The previous summer, I was searching the web for some ideas on good vacation reads, and came across an article about Ian McEwan. I was impressed with his writing career and felt a bit ashamed that up until that point I hadn’t read any of his works. I decided to fill the gap, and ordered four of his books: Amsterdam, Saturday, Enduring Love and Atonement. Both the article and his writing style must have been very convincing, since I read all four books one after another 🙂
Ian McEwan is a well-known English novelist and screenwriter. He was nominated for the Man Booker Prize six times and won the award in 1998 with the very novel I will be reviewing in this post. His writing style is simply perfect, and whenever I read something written by him, I’m surprised how every word fits in perfectly with the next, creating a particular atmosphere. If there is such thing as the engineering of prose, he definitely masters it 🙂
I should have probably started by saying that the content of the book doesn’t have anything (or almost anything) to do with the city of Amsterdam. It’s called Amsterdam because the story’s climax takes place in Amsterdam. Before going through the book, I had read somewhere that it was centered around a political theme, however that turned out to be a secondary subject.
The plot is very interesting and captivating. I really liked this novel because it presents the strange turn that a friendship can take in unusual circumstances. Friendship extended to unimaginable limits is the novel’s main theme. Positive emotions of friendship, kindness and love seemed to be transformed into fear, insecurity and loneliness under a strong desire for revenge.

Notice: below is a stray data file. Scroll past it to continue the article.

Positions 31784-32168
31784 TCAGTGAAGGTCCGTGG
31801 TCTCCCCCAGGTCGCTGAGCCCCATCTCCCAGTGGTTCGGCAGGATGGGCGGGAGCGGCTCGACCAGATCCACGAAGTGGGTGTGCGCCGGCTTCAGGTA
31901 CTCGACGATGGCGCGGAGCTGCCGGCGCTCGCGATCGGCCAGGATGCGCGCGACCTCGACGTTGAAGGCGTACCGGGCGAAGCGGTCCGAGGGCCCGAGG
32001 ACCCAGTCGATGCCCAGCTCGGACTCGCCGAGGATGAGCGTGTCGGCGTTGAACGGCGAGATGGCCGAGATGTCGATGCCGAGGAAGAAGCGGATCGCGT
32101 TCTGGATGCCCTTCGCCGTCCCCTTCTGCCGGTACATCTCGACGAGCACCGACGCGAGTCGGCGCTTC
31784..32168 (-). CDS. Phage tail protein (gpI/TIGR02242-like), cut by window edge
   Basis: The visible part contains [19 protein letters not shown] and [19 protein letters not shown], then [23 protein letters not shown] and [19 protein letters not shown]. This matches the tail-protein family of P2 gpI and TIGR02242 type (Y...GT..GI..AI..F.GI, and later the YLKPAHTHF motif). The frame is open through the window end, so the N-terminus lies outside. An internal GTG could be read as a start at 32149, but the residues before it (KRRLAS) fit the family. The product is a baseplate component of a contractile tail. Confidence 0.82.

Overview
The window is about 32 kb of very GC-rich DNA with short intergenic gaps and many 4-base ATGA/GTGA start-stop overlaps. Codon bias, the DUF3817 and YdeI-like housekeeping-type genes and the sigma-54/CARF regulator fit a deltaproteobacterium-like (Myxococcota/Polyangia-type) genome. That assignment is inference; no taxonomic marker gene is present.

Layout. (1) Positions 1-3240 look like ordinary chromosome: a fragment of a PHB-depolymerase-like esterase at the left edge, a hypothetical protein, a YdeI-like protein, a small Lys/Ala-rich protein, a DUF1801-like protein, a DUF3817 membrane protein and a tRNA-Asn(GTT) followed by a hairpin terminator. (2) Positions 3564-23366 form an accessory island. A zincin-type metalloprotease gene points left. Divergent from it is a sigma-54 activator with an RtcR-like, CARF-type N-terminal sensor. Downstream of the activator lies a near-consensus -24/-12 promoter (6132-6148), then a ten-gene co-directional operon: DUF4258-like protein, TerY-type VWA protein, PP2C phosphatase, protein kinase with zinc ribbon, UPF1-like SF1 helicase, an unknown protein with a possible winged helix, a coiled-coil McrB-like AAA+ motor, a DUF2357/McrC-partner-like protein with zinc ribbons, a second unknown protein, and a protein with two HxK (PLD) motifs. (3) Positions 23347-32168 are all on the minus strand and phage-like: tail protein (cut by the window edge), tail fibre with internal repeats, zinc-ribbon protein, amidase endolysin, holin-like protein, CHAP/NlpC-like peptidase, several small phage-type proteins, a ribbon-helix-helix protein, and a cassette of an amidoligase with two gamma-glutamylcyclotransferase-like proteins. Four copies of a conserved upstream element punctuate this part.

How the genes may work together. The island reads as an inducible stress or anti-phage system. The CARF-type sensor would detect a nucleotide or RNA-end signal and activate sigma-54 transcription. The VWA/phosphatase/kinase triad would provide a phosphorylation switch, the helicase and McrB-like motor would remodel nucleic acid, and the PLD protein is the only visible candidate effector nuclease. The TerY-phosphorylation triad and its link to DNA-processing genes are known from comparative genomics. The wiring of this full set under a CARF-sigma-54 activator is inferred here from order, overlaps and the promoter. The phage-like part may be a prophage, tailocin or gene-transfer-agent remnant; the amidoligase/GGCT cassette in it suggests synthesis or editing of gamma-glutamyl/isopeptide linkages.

One of the main characters, is Molly Lane: a lively, beautiful woman liked and known by everyone. She is presented as uniquely attractive – a popular restaurant critic, gardener and photographer, and more importantly, lover to three important men at different stages in her life. Her lovers know each other since all of them are public figures and two of them are also best friends. The story begins with her funeral, which turns out to be quite an ironic scene for her husband, George, with all her ex-lovers gathering to pay their respects. At a point in the story, he even considers holding another memorial service for Molly.
The other two main characters: Clive Linley, a renowned composer, and Vernon Halliday, editor of a newspaper, are best friends and have both dated Molly. As a consequence of Molly’s unexpected death, the two make a disturbing pact. Subsequently, they both make mistakes that the other considers immoral, and end up mortal enemies.
Finally, Julian Garmony, a third ex-lover of Molly’s and the British Foreign Secretary, also faces great loss because of Molly’s untimely death.
It’s easy to guess that the details of the plot revolve around the processes of composing a symphony, running a newspaper and managing political affairs. There isn’t much to say about the novel without revealing important pieces of the plot, so I would rather leave it up to readers to discover why I felt it was intense to the point that it was difficult to leave it from my hand until I finished it.
Amsterdam is an easy though at times shocking read, that builds a rich and comprehensive story which will keep readers on their toes.